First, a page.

Regen Ray: Yeah, I love that you said that. I’ve got a quote, God going around. And it’s like the only difference between soul and soil is you and I, and together we can heal it. You know, I love that gives me goosebumps, and I love that love that pat. If you were the voice of our soils, what would you say to us on Earth?
Pat: Probably along the same lines. It might be something like You live with me.
Gerhard: Oh, I love that.
Regen Ray: Yeah, love with me. That’s totally, totally perfect. And Trina, if you were the voice of our souls, what would you tell us on Earth might have? And I think you’re driving, so I’m conscious that that.
Trina: Oh, feed me and look after me,
Regen Ray: feed me and look after me. Awesome, yeah. Love that, Bella. If you were the voice of our soils, what would you say to us? Are you on mute?
Bella: Well, I just wanted to say to you, to us, to everyone, right? Heal me, love me and regenerate me if needed.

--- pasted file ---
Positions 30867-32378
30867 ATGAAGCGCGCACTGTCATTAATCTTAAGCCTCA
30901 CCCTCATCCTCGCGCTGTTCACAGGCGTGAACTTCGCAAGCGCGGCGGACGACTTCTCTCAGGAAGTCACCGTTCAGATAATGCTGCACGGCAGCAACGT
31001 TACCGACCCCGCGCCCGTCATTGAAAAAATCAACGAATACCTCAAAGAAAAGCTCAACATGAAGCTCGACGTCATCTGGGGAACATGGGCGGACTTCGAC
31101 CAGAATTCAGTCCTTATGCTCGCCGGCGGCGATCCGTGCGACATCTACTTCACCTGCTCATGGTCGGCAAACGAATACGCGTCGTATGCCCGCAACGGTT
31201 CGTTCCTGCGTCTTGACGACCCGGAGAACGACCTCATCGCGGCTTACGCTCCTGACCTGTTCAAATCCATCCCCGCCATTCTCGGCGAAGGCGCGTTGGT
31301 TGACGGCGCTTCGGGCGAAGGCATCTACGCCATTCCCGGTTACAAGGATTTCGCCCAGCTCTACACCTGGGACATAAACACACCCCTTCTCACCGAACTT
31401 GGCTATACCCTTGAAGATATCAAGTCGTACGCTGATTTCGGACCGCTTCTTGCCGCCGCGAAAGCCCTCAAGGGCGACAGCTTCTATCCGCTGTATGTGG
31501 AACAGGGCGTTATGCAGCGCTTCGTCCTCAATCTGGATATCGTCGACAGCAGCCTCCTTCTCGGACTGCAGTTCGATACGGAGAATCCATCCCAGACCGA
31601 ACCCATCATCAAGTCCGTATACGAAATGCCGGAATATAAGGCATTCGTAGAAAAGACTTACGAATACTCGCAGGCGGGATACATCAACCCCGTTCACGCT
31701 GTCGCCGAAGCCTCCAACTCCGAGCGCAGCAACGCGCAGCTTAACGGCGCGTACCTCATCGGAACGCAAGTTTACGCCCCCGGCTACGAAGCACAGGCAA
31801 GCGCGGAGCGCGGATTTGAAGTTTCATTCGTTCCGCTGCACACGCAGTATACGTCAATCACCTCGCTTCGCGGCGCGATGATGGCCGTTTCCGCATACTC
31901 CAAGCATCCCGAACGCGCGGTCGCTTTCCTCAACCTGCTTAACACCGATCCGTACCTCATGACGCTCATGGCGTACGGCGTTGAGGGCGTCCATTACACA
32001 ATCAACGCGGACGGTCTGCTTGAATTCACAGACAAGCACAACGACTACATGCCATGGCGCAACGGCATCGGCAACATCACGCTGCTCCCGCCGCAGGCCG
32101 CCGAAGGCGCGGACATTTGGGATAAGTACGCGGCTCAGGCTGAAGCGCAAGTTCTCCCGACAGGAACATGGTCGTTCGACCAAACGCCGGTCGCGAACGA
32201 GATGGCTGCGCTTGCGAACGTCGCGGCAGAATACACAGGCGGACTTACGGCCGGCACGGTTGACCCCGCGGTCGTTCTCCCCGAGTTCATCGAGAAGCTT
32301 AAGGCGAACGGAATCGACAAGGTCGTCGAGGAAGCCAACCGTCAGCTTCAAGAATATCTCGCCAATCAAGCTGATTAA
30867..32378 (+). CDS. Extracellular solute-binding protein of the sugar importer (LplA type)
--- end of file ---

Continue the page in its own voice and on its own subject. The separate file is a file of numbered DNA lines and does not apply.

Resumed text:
Regen Ray: Beautiful. Thank you so much for that. Well, soil lovers, that brings us to the end of this podcast. I’ve absolutely enjoyed digging deep with our farming secrets members. And if you want to find out more and hang out in an amazing space like these, then head over to farming secrets dot com and the Soil Learning Center. Links will be all around, the show notes. So with that, thank you everyone for your attention, and I really hope you got to get a firsthand experience of what it’s like to hang out with really, really deep and connected, like minded individuals. And hopefully you can understand why I bounce out of bed every day and have fallen in love with the soil and keep digging deeper because it’s this and you know some of the things that you’ve heard firsthand tonight of why we do what we do. Some of the other podcasts we talk to experts and mentors and people who are farming, but this is near and dear to our hearts. And as you’ve heard today, there’s some amazing stories from people who are just passionate gardeners, people following different methods. People who are starting farmers and even our own staff and myself included. So on that note, until next time, get outside, get your hands dirty and keep digging, digging, digging deeper into your soils and get around like minded people. I’m Regen Ray.